Helmets

Essential for winter and alpine climbing, where there is a great risk of stones or ice hitting you on your head, and increasingly popular for rock climbing.

Whilst helmets have always been considered essential for winter and alpine climbing where there is a great risk of stones or ice hitting you on your head, they have only become really popular for rock climbing in the last few years due to the advent of lightweight models with good air circulation.

When choosing a helmet there is really no substitute for trying it on, so it's worth borrowing a friend's one to see how it feels and whether it fits you.

There is an interesting article on impact testing of helmets on the BMC website which tends to suggest that the safest helmet for general UK use would one where the construction is all foam such as the Petzl Meteor or Black Diamond Tracer. Beware though that the information in the article was published in 2002 and many of the models have changed now.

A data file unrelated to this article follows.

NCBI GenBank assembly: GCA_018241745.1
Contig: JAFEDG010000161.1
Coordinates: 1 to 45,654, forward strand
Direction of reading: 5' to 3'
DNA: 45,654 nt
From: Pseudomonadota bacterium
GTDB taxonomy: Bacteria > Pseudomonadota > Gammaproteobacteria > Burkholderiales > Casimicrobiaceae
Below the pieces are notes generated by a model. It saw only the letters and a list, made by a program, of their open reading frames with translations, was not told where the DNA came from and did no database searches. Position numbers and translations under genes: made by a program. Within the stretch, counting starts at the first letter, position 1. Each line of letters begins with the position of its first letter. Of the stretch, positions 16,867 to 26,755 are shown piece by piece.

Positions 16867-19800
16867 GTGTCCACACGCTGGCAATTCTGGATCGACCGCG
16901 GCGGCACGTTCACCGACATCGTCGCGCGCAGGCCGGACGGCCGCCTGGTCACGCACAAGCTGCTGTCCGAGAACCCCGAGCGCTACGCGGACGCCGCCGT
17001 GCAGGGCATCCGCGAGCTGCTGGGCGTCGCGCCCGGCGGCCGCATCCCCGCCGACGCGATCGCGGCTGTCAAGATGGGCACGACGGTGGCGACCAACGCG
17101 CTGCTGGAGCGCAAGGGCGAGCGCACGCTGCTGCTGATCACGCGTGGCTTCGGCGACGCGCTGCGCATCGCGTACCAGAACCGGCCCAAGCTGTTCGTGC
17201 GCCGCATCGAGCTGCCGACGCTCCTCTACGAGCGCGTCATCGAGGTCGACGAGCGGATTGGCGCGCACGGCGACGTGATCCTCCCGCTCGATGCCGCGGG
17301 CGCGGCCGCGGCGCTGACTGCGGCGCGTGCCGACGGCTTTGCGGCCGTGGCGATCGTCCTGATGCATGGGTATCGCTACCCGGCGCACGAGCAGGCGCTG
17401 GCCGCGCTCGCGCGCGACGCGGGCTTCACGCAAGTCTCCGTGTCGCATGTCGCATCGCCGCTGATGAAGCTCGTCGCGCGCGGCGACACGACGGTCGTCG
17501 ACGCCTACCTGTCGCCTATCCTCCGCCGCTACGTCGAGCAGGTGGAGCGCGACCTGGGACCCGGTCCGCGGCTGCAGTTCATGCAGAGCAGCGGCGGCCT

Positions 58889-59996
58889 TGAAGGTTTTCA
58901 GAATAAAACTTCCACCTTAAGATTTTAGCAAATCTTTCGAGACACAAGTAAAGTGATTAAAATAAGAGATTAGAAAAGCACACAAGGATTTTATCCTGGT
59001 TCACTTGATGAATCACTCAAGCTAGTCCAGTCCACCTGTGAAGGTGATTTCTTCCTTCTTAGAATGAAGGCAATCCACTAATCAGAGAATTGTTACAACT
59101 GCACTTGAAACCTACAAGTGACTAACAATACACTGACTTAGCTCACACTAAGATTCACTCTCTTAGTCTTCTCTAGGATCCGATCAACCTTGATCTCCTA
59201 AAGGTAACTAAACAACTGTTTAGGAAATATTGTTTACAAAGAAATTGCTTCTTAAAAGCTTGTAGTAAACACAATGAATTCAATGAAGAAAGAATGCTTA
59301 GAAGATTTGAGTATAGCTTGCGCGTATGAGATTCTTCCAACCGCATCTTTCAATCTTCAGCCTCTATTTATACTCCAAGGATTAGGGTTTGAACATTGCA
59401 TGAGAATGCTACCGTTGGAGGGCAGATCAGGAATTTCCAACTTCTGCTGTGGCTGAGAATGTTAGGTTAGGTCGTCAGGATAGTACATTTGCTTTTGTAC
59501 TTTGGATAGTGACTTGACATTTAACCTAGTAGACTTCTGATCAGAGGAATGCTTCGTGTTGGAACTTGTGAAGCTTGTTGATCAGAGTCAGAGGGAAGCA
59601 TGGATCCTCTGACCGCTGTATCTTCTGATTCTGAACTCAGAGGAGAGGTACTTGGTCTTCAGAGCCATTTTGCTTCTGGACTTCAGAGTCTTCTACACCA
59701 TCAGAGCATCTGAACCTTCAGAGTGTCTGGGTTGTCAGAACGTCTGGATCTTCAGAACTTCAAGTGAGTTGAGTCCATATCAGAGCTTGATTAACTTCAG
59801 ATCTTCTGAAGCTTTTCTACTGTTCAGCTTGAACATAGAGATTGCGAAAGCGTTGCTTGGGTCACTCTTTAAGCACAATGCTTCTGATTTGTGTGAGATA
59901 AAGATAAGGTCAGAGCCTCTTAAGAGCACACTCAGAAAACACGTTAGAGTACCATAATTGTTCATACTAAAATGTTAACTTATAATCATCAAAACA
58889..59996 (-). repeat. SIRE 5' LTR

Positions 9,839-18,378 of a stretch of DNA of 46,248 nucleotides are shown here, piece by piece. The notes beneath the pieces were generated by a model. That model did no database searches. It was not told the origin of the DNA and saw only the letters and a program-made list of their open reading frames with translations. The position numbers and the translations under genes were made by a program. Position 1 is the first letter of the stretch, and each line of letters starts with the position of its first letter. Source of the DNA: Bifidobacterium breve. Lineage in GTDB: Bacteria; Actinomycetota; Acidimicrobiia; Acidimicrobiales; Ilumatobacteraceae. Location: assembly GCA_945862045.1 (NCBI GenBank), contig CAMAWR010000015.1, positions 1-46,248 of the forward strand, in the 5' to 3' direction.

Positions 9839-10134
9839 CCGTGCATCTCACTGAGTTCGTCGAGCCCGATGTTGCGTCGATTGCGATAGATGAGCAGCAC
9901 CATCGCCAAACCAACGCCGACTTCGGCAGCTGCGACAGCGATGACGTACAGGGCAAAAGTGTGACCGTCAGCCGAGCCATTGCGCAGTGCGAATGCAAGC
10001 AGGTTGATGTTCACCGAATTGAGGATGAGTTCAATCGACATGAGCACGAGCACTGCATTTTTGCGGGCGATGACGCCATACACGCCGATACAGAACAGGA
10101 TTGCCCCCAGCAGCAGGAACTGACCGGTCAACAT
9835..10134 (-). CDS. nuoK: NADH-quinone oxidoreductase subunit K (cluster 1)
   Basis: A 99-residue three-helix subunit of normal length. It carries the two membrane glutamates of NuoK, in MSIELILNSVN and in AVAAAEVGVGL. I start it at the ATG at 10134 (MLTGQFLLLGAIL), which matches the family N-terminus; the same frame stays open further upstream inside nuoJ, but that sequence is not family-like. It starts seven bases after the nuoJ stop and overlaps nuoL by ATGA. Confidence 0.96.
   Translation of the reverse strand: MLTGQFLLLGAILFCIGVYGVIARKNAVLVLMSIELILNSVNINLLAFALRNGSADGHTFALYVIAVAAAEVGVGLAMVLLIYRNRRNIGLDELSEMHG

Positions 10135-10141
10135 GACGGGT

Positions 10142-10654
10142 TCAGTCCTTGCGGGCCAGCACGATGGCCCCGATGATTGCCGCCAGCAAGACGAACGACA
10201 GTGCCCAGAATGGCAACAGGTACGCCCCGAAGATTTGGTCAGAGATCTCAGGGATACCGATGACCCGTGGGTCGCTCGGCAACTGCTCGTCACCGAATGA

There are two major types of helmet design:

Expanded Foam Helmets are largely constructed of expanded polystyrene foam. They are very light and comfortable to wear and it is probable that their invention has greatly increased the popularity of wearing a helmet whilst climbing. On the negative side , a sharp blow from a stone may crack the helmet so badly it can no longer be worn - bad news if you are half way up an alp.

"Plastic" Helmets with a tough outer shell of polycarbonate, polythene or other plastic. Most have some internal polystyrene foam padding. The advantage of these helmets is that they can still be used if, in the alps for instance, they receive a blow from a stone and it is not practicable to replace them immediately. Their disadvantage is that they are generally heavier than expanded foam helmets.

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